SALT LAKE CITY — Every morning reporter Pat Reavy hits the phones and scans the computer, reading search warrants and court documents, and reaching out to sources for information as he tries to understand both the good and bad of society.
He's worked the crime beat for the Deseret News since 2000. But it's a mistake to think he's reporting on crime. He's reporting on people, many of whom are in the throes of life-altering situations. What is remarkable is the willingness of good people to help others, even when they themselves are grieving as victims of someone else's bad (criminal) behavior.
The ubiquitousness of technology has pushed the impact of criminal activity toward younger and younger victims, and it's having a devastating impact on our youth and their families.
"Every day I read search warrants and sadly, you notice that there are a lot these cases," Reavy said last week, as the newsroom discussion turned to the victimization of children and teenagers. Teens are getting ensnared in what they think is playful behavior, but wind up being victimized by fraudsters or others who convince them to send a compromising photo — "send a nude selfie just between us friends," comes the lie — and then they try to extort money from the inexperienced teens who feel backed into a corner.
"What's sad is that there are so many of these that I can't write about all the cases. So I look for trends. What got me was just how overwhelming the number of cases were," Reavy said.
That included a group of middle school girls sending explicit pictures to grown men. He worked with the Internet Crimes Against Children task force and discovered the pervasiveness of the problem. But conversations with task force officers about that case led to an even more disturbing reality: this crime is becoming fatal.
Both adults and teens are taking their own lives because they think they will be humiliated or face other consequences if a compromising photo or video gets out, and they don't know what to do about it.
As Pat wrote last week, in "Uncovering the secret that led to son's suicide":
"The person who got to him was actually telling him you should do this. … 'You should end your life. You should take your life. You ruined your life. If you don’t, I’m going to ruin your life. You should take your life,’” said the mother of a 16-year-old Utah boy who died by suicide after being extorted by a person later traced to the Ivory Coast.
Every teenager makes mistakes of one kind or another. The brave story the Tobler family told Reavy will save lives because educating parents and teens about this problem is crucial to preventing it. Whether from the Ivory Coast or just around the corner, people with evil intentions are exploiting minors. They're also exploiting adults, preying on their weaknesses.
It's why the story went viral, with more than half a million readers in just days. It's why the Pennsylvania National Guard Association is linking to it, and the Maine National Guard Sexual Assault Prevention and Response Program took note.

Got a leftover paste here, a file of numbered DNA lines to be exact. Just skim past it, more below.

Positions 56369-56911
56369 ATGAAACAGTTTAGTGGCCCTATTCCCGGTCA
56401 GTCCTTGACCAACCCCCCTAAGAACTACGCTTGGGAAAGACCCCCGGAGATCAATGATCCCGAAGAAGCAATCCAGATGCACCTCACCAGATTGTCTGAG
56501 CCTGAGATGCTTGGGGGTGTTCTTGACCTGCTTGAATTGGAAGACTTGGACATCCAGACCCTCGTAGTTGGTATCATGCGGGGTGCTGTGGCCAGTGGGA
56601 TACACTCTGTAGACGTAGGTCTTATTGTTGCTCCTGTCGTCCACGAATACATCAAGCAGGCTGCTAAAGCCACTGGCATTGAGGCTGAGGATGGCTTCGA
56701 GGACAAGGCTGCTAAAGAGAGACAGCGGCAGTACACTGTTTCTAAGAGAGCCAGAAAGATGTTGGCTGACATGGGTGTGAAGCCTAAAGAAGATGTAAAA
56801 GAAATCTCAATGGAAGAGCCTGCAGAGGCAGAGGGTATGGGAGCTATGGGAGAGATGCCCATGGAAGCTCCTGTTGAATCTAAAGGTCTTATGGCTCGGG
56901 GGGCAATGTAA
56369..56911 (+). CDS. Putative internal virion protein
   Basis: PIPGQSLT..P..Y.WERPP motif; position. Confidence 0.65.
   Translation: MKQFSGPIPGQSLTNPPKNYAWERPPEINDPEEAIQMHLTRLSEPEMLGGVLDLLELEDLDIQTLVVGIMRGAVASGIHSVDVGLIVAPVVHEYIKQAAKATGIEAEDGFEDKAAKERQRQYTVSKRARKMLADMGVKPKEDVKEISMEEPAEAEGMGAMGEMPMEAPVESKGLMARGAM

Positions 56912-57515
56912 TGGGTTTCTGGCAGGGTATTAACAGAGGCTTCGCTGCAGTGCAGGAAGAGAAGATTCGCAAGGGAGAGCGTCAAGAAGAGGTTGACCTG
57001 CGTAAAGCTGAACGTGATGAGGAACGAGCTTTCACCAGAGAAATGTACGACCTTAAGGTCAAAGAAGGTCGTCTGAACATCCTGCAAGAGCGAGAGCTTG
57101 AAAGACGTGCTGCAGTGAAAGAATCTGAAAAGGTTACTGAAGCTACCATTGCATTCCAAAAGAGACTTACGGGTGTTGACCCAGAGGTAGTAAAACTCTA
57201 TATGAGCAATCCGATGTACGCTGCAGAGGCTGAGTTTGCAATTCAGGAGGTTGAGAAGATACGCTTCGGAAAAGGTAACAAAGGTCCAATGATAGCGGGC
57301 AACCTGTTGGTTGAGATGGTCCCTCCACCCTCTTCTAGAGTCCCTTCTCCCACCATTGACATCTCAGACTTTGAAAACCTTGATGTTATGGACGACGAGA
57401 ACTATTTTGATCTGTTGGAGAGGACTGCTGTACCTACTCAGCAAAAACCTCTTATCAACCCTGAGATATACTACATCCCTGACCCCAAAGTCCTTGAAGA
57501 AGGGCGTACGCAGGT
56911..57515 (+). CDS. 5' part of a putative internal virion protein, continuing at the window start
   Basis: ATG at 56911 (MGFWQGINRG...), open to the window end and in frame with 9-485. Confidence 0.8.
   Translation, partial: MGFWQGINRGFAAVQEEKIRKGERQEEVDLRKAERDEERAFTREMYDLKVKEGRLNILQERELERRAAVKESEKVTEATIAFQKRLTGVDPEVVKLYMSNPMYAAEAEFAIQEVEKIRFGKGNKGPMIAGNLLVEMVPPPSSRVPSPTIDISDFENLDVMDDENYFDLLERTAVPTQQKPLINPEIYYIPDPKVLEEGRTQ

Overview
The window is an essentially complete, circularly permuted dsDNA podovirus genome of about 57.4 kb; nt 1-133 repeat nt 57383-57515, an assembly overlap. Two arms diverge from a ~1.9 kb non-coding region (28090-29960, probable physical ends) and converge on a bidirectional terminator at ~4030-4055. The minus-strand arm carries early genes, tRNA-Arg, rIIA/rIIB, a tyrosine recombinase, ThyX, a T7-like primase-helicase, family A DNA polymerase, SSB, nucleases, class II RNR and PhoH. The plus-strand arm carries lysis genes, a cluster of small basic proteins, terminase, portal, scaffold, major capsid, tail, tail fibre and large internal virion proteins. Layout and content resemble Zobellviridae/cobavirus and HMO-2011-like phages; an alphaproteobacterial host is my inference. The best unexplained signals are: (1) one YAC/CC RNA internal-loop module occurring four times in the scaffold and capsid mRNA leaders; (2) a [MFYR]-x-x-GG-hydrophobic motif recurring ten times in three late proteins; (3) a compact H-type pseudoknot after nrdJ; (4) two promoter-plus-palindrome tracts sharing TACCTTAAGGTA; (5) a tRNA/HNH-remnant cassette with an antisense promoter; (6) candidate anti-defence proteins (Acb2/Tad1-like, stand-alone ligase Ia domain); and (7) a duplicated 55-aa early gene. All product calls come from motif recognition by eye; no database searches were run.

Many agencies across the country are reaching out to Utah's Internet Crimes Against Children team for help. Reavy will have more on the impact of the story thanks to the unselfishness of the family to reach beyond their pain to help others.
Here is some of the Facebook reaction to this story and the personal impact it is having on families:
• "My heart goes out to the family with prayers of healing. I hope they know with opening up their lives to share this may save many lives!"
• One adult to another: "The boys need to read this."
• "My daughter was involved in a similar situation at her middle school. If you wanted to be part of 'the squad' which was a group of the more popular kids, you must confide your deepest secret to the 'leader' many kids joined 50+ and then were manipulated and threatened to bully others or their secret would be exposed to the school. It was horrific. My heart and prayers go out to this poor boy's family."
• "This family is remarkable to share their story in order to help others."
• "This is very sad, but worth reading, as it may help you protect your families from this kind of exploitation."1 comment on this story
The Internet Crimes Against Children task force is a national network. Its website notes that 61 coordinated task forces represent more than 4,500 federal, state and local law enforcement agencies. The more people are willing to come forward to tell their stories to the task force, the greater chance we have to inform our children of the risks and catch those who are perpetrating such a horrible crime against children.
There are no words to truly comfort a family grieving from such a loss. But this family's willingness to tell their story will save lives. God bless them.